Book endpapers (also called endsheets) are probably the least noticed part of a hardcover book. But the endpapers are literally what hold the pages and the cover together. And they can add value to your book if you use them well.
If you’re publishing a paperback, take a look at the examples in this article for ideas anyway; you’ll find that the same principles can apply.
The function of endpapers
In our previous article about book binding, we showed how a casebound (hardcover) book is held together. Here’s the illustration that shows the parts.
You can see that without the endpapers, the whole thing would fall apart, so every casebound book has them. At the front and the back of the book, the endpaper page that is not glued down is called the flyleaf. Three endpaper pages are visible—and usable—at the front and also at the back, for a total of six.
But what about perfect bound (paperback) books, you might ask? No endpapers are needed to hold them together. But you can simply use the inside front and back covers plus the first and last pages to make spreads that imitate endpapers. It can be just as effective.
Most of the time, the endpapers are plain white and simply not noticeable. This is certainly the least expensive choice, and there’s nothing wrong with it. But let’s discuss using color.
Your printer will offer you a choice of colored paper stock for your endsheets. If you plan well, you can find a color that perfectly matches your book cover. Or a color that contrasts handsomely. A book with a brown cover could have red endpapers; a pink cover could have clashing orange or red or blue ones; a black cover could have orange ones. You get the idea. Look through the samples you’re shown and think creatively.
Use endpapers to add value
Reference books, especially, can use endpapers to great effect. Here’s an atlas with a world map that serves as a visual table of contents on the front, and world time zones on the back.
Easy-to-find reference material is a huge bonus for the reader. Could you use this space to help your readers? Think maps, a pronunciation guide, a list of characters or a family tree, a timeline . . . .How could you add just that little bit to your #book to put it over the top? We suggest delightful endpapers. #selfpublishing #indieauthors https://bit.ly/3w0Bfr1 Click To Tweet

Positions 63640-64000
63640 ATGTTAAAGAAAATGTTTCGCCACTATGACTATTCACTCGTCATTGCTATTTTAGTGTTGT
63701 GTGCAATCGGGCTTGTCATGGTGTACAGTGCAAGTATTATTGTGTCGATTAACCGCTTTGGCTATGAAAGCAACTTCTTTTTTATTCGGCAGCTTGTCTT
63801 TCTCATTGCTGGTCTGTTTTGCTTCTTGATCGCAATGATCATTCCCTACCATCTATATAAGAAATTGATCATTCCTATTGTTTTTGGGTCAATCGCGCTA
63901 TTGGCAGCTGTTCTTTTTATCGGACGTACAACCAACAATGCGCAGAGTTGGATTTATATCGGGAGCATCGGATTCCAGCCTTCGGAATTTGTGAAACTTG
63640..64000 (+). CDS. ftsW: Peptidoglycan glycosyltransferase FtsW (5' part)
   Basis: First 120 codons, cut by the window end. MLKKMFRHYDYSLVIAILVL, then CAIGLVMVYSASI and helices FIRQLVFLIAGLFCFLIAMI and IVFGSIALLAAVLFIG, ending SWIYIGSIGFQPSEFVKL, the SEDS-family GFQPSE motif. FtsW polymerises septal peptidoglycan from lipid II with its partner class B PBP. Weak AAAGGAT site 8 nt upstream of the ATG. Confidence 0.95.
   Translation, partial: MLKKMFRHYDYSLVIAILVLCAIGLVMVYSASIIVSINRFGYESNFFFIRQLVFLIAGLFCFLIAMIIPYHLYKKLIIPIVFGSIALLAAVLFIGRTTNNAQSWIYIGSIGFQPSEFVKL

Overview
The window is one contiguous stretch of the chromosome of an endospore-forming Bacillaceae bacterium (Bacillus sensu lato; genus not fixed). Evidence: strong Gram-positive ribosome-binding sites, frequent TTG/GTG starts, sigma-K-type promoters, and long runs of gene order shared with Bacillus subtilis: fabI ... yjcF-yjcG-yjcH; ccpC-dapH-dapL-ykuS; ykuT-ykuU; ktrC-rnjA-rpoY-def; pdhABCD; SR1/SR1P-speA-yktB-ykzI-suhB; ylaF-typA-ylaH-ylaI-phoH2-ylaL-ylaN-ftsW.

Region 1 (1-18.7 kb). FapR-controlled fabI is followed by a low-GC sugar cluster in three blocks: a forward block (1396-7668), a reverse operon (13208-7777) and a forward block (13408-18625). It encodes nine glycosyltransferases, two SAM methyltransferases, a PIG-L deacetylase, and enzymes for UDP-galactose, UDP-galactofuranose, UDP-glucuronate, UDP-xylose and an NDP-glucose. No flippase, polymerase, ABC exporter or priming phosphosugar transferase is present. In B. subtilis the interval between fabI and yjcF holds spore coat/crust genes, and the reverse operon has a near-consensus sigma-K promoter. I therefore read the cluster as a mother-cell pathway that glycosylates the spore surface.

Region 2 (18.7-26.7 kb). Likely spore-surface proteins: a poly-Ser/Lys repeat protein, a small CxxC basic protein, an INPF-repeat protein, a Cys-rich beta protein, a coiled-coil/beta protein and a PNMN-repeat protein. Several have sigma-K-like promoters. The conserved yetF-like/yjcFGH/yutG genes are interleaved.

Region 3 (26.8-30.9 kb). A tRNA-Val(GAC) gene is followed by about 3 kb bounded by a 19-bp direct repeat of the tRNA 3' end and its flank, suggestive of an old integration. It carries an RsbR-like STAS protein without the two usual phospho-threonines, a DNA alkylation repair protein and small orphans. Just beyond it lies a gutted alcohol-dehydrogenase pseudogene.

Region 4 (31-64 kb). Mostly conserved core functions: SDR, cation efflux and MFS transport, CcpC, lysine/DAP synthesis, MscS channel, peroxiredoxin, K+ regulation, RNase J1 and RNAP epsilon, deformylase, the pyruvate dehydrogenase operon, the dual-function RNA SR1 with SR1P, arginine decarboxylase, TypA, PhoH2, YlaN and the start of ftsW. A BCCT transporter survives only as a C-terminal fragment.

Now how about this cookbook for a plant-based, gluten-free diet? Before even opening to page 1, you might be convinced to buy the book and give the recipes a try, based on the enticing photos:
Here’s another case of endpapers drawing the reader into the book. The spectacularly dramatic photograph of a car crash is full of action:
Add interest or whimsy
In this book called 1421: The Year China Discovered America by Gavin Menzies (first edition), the enormous ship on the endpapers is a constant reminder of the size of the vessels in the Chinese fleet that sailed around the world in 1421–1423. (Notice the European ship on the lower left.)
Every year, a professional publishing association called Bookbuilders of Boston puts on the New England Book Show. This 2014 book of winners uses a lot of B’s on the endpapers, just for fun.
Children’s books often make great use of the endpapers. Penciled spirals! What could be more whimsical?
And how about this immediately recognizable scene from Mark Twain’s Tom Sawyer? It simply adds fun and appeal.
The endpapers in this book called One Plastic Bag by Isatou Ceesay and the Recycling Women of The Gambia add a kind of horrifying beauty:
Many children’s books use the endpapers to extend the story or the lesson. In the beloved Goodnight, Goodnight, Construction Site by Sherri Duskey Rinker and Tom Lichtenheld, a crane lowers the sun gradually in the four endpaper illustrations. Here are the final two stages of sunset:
In Goodnight, Numbers by Danica McKellar, the lesson is extended on both pairs of endpapers.
In Julián Is a Mermaid, Jessica Love uses every conceivable surface to enhance this imaginative story: the jacket, the hard cover, and, of course, the endpapers, which serve as a visual prologue and epilogue.
Finally, you must see the endpapers in This Is What Democracy Looked Like, written and designed by Alicia Lin Cheng. The book shows a vast array of election ballots that have been used throughout US history. The author noticed the frequent and imaginative use of type ornaments in the nineteenth and early twentieth centuries and probably couldn’t resist playing with them. This is one of the very few books we know of that uses all available sides of the endpapers on both front and back, for a total of six different designs.
We hope this little display will help you think of creative ways to use the endpapers in your book.
Read more: Design a children’s picture book » The rest of the book is important, too!
Read more: Book binding basics » for more information on this important topic.
And even more: Designing a book spine » demonstrates an additional way to add value to your book.
Book Design Made Simple. You can do it yourself.